Honestly mcafee is right up there with it, I've never had any of the top 3 free virus scanners break any system but then they don't try to be 6 packages in one and aren't overly aggressive in scanning - hog
  • Thing is.. (Score:5, Funny)

    by XanC ( 644172 ) on Saturday February 11, 2006 @07:34PM (#14696639)
    Norton could be described as spyware. Norton assumes your system is there to do nothing but run Norton.
    • by jd ( 1658 )
      If it sucks up all the system resources, it does guarantee that viruses have no CPU cycles, so it is technically anti-virus...
  • Norton? (Score:5, Insightful)

    by DirePickle ( 796986 ) on Saturday February 11, 2006 @07:34PM (#14696643)
    Wait... Is not spyware? It's definitely malware.
  • by Tiberius_Fel ( 770739 ) <> on Saturday February 11, 2006 @07:36PM (#14696651)
    MS Antispyware isn't useless after all!
  • Discussion Link (Score:5, Informative)

    by Mz6 ( 741941 ) * on Saturday February 11, 2006 @07:36PM (#14696653) Journal
    Here's a link to the actual discussion []. Looks like this has been corrected with the latest definitions.
    • Looks like this has been corrected with the latest definitions.
      It's been corrected already? I could have used this to delete the last remnants of a broken Norton Internet Security that was resisting both removal and re-installation (it would not scan files, so Excel and Word would hang up when opening files, because the scan was initiated but never completed).
  • But what if (Score:4, Informative)

    by ImaLamer ( 260199 ) <<john.lamar> <at> <>> on Saturday February 11, 2006 @07:37PM (#14696660) Homepage Journal
    Microsoft knows something we don't?

    Norton/Symantec hasn't always been nice (are they now?) - remember when Norton Utilities couldn't be removed on DOS installations? The only option was to totally format the drive and start over. I know people who won't even try Norton/Symantec products after all of those years because of these types of problems.

    This should be a cautionary tale about deploying beta products in production environments.

    Why even use Anti-Spyware when Norton Anti-Virus (corporate edition at least) can detect and remove spyware in real time?
    • Re:But what if (Score:4, Informative)

      by miffo.swe ( 547642 ) <> on Saturday February 11, 2006 @07:45PM (#14696711) Homepage Journal
      Frankly i dont remember having any troubles uninstalling Norton Utilities on dos. If you had used the drive compress feature you had to revert the disk back to its old uncompressed state before you uninstalled that feature but other than that it wasnt any problems uninstalling it.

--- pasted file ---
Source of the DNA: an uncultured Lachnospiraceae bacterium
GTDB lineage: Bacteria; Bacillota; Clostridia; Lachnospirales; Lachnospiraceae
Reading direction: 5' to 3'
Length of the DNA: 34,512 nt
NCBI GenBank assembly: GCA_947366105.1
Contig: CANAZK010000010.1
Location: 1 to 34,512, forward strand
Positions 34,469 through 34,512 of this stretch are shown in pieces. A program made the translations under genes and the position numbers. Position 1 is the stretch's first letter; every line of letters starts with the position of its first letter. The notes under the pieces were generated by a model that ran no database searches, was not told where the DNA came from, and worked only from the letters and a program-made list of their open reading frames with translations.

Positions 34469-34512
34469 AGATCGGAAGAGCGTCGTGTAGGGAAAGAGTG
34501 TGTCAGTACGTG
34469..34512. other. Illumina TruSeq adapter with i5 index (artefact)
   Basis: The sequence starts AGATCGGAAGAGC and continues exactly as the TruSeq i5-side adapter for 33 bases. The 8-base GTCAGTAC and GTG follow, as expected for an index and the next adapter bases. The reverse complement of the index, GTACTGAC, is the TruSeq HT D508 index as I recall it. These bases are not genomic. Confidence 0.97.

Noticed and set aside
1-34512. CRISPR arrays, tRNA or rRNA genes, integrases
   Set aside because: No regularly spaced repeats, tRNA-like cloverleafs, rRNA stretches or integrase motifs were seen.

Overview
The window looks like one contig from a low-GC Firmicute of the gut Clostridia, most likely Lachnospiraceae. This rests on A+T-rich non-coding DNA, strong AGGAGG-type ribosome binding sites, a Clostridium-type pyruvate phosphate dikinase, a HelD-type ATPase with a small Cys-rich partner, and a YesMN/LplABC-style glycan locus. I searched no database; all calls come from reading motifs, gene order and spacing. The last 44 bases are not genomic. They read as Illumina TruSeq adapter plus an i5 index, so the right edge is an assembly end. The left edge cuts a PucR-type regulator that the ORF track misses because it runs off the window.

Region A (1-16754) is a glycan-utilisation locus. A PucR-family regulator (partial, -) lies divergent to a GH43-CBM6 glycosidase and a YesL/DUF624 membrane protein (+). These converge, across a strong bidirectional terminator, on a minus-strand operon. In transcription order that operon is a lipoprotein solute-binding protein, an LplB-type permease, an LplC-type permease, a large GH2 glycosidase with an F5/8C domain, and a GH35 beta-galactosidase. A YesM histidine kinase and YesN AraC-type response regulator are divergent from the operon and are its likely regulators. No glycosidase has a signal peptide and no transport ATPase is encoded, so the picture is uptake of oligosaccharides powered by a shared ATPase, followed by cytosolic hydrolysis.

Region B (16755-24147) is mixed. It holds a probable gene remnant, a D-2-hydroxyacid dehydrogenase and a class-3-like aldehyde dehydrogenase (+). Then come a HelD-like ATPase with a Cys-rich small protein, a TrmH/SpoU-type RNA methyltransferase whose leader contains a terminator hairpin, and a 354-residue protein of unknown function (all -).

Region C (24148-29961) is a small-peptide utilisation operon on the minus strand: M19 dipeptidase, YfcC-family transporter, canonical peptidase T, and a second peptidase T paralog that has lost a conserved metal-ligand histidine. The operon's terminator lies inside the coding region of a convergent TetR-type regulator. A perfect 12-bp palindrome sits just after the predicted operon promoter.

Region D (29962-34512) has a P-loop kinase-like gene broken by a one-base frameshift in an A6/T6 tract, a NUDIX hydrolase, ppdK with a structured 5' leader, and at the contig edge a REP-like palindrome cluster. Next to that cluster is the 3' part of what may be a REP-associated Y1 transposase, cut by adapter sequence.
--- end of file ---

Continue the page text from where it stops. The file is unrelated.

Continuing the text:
• Re:But what if (Score:2, Interesting)

      Whaddya mean you couldn't uninstall Norton for DOS? deltree c:\norton. Done.

      As far as not needing an anti-spyware program, Norton's sucks for one reason. Another reason is MSFT's product stops a lot of things on the fly. Most anti-spyware programs only work marginally but the extra realtime layer with the MSFT product helps.
  • First off, good call on "don't use beta in production!" I am sure many of us have had to make the call on using a beta product before. I know I used XP SP2 when it was beta because it had so many things that I needed at the time. However, I paid for it in many ways. I would still make the call again but I at least did it with eyes open.

    Second, what kind of moron installs that software, sees it tell you that your Norton software has to go, and then follow through with it when you are in a business environment? I just find that to be amazing.

    Third, this strikes at one of the main reasons I have thought Microsoft's move into the anti-malware industry was a bad one. Considering how protective they are of their IP and their EULAs, it suprises the hell out of me they would violate other company's EULAs (adware companies) among other things.

    Fourth and finally, there are going to be some lawsuits which really means more money for
  • How? (Score:2, Funny)

    by Exsam ( 768226 )
    I havn't RTFM since it won't load here at work, but how in the world does something like that happen accidentally?
  • by perlwolf ( 903757 ) on Saturday February 11, 2006 @07:39PM (#14696672) Homepage
    Shouldn't it be the other way round?